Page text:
Rural women's commitment to conservation in Solomon Islands
Island Sun Newspaper, Pacific Islands
Rural Solomon Islands women engaging in conservation was highlighted at the International Union for Conservation of Nature (IUCN) World Conservation Congress in Honolulu, Hawaii.
Mrs Moira Dasipulo and Mrs Loretta Soaki from Isabel Province and Salome Topo of the Solomon Islands’ World Wildlife Fund (WWF) shared lessons and experiences amongst women engaged in conservation.
At a session on how networks of women are driving forward conservation outcomes, Isabel Province’s Vice President of Mothers Union– a women’s organisation within the Anglican Church of Melanesia (ACOM) Mrs Moira Dasipulo spoke of how The Nature Conservancy (TNC) has supported women’s engagement in conservation.
“We women from Isabel Province have been empowered by TNC to be able to take the lead in conserving our land and marine resources,” she said.
Mrs Dasipulo said the Isabel Provincial Government’s belief in a tripod system of church, government and the chiefly structure has enabled women to be included as key members in the three levels of governance.
An example was that women chiefs are being included in the Isabel Council of Chiefs (ICC) structure and through their leadership have resulted in 40 protected areas – both land and sea being identified for conservation.
“Since we practise the matrilineal family system in Isabel Province, it means we women are the resources owners and we are thankful to TNC for facilitating this project since 2012,” she added.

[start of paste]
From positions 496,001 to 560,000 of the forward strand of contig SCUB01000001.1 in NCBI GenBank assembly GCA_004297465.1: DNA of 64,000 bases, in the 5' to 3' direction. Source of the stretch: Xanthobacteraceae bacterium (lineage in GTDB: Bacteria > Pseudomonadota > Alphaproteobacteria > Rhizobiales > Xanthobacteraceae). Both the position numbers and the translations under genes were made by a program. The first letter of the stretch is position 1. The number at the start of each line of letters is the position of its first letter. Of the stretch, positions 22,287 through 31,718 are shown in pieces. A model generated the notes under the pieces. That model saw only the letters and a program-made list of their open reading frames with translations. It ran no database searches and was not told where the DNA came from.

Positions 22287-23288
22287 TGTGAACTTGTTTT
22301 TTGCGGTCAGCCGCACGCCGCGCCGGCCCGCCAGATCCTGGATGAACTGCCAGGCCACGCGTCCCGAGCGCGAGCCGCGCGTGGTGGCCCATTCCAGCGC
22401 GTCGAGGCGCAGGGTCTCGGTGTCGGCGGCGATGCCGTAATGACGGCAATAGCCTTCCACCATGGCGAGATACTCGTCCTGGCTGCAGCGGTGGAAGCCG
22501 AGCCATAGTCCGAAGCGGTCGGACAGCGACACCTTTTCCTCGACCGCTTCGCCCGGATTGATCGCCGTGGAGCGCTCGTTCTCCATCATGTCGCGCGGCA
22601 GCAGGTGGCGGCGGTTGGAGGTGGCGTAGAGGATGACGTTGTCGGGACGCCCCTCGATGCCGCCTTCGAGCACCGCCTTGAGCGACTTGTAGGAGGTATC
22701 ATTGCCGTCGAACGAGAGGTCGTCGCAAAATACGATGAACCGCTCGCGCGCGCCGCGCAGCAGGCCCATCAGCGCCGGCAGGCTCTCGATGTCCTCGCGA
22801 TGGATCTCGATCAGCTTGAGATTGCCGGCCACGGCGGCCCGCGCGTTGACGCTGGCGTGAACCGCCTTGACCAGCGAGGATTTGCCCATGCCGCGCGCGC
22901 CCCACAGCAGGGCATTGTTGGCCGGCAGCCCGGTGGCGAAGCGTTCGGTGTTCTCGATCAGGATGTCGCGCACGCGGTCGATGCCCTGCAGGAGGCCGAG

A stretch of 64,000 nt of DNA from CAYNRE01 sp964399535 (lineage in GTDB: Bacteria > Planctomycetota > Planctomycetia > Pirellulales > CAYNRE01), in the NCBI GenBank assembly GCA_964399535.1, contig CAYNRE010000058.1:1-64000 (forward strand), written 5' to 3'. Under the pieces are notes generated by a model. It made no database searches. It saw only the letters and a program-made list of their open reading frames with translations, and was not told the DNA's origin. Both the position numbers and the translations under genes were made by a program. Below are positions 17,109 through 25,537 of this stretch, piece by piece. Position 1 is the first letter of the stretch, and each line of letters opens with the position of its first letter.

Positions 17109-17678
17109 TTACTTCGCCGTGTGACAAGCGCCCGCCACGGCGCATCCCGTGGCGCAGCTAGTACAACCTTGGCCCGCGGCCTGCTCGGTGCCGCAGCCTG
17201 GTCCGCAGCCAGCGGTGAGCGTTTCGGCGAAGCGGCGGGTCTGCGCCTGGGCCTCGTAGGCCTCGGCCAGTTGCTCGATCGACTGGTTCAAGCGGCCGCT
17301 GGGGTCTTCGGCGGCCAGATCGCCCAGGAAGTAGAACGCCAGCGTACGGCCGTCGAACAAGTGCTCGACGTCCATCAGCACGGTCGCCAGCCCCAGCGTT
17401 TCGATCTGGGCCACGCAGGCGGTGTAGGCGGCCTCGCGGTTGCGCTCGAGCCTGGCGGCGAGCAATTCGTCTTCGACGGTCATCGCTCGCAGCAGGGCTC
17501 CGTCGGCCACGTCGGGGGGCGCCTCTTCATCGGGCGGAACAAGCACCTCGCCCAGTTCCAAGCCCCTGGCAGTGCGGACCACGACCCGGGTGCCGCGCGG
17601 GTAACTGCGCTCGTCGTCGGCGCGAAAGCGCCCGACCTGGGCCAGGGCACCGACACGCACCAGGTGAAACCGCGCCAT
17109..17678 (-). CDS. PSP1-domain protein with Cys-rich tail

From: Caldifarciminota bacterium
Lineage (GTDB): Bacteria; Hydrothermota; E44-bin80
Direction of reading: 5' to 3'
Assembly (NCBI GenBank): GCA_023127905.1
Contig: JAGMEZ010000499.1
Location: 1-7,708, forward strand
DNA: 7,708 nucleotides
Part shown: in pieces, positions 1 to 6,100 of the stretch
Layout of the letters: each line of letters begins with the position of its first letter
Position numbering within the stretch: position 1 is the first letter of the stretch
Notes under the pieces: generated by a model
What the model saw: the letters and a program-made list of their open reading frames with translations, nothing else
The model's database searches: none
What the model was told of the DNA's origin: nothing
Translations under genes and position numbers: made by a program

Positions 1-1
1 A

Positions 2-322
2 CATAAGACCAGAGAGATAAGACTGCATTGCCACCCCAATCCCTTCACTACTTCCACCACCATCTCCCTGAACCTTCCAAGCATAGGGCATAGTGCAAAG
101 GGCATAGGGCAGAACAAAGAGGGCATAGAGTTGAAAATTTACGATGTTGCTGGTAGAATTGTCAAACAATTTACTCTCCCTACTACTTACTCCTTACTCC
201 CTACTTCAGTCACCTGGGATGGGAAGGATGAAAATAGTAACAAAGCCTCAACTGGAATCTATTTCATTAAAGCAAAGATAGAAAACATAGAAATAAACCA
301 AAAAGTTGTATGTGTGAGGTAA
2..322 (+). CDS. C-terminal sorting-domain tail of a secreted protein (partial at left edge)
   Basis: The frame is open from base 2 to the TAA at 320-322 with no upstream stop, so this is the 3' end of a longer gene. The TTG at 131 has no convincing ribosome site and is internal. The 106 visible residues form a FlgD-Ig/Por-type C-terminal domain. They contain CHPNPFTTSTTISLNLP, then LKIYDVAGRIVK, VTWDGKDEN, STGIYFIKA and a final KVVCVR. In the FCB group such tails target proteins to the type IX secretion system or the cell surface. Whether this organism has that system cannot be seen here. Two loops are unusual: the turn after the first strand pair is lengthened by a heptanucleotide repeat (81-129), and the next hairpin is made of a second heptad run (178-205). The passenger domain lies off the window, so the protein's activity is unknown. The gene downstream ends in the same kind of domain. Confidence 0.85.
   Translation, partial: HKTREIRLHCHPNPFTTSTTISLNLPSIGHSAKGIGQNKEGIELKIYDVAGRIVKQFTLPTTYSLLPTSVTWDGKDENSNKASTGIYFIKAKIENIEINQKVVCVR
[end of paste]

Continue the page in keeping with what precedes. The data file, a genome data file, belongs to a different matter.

Isabel Provincial Government’s Women Desk Officer Mrs Loretta Soaki said she is the focal point for national government’s commitments to women.
“So my task is to facilitate and support women’s initiative to be empowered financially or in their work on conservation, but not to finance their projects.”
Ms Topo of WWF based in Gizo Township of Western Province highlighted how in developing island nations like Solomon Islands, successful conservation is the same as sustainable development.
“It’s only through poverty reduction, improved quality of life, sustainable livelihoods, and raise awareness, that communities will be able to effectively managed their use of reefs and fish populations and ensure they stay within sustainable limits.
“Empowering women is the most fundamental way of enabling development and their economic empowerment that WWF and partners have explicitly built a women’s microfinance project into conservation work.”
Ms Topo relayed how more than 600 women have been empowered through a micro finance scheme in Gizo.
The women from six zones within the Gizo and the surrounding islands received financial literacy trainings and since the start of the project in 2013, 678 women have saved more than SBD257,000 (USD34,700), withdrawal SDB118,000 (USD15,900), Balance SBD139,000 (USD 18,800).
“In June 2014, the group savings club launched its small-loan component and women loan from revolving funds and venture into new small scale business or expanded their business,” Ms Topo explained.
The session held at the Hawaii Convention Centre on day-three of the 10-day IUCN Conservation Congress bought together representatives from four different case studies in Asia Pacific (including from Papua New Guinea, Solomon Islands, Northern Australia and the Coral Triangle), where networks of women are driving forward conservation outcomes.
TNC – United States of America, WWF-Australia and IUCN Gender Adviser Office supported and facilitated the session.